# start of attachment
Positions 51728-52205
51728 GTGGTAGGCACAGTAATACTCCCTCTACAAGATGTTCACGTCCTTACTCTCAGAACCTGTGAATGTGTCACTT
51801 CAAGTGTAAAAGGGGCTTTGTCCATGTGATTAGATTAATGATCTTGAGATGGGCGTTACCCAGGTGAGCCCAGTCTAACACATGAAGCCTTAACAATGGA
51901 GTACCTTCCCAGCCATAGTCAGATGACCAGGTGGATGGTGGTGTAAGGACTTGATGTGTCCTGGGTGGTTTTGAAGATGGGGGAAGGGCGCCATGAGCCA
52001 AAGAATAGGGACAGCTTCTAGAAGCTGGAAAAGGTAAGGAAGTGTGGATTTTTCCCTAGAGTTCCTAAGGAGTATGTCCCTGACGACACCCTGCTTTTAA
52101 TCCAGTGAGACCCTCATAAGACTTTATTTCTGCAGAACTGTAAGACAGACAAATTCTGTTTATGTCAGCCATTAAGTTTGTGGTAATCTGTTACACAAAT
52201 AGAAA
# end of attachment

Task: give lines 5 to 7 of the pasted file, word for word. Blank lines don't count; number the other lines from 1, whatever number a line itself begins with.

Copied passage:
52001 AAGAATAGGGACAGCTTCTAGAAGCTGGAAAAGGTAAGGAAGTGTGGATTTTTCCCTAGAGTTCCTAAGGAGTATGTCCCTGACGACACCCTGCTTTTAA
52101 TCCAGTGAGACCCTCATAAGACTTTATTTCTGCAGAACTGTAAGACAGACAAATTCTGTTTATGTCAGCCATTAAGTTTGTGGTAATCTGTTACACAAAT
52201 AGAAA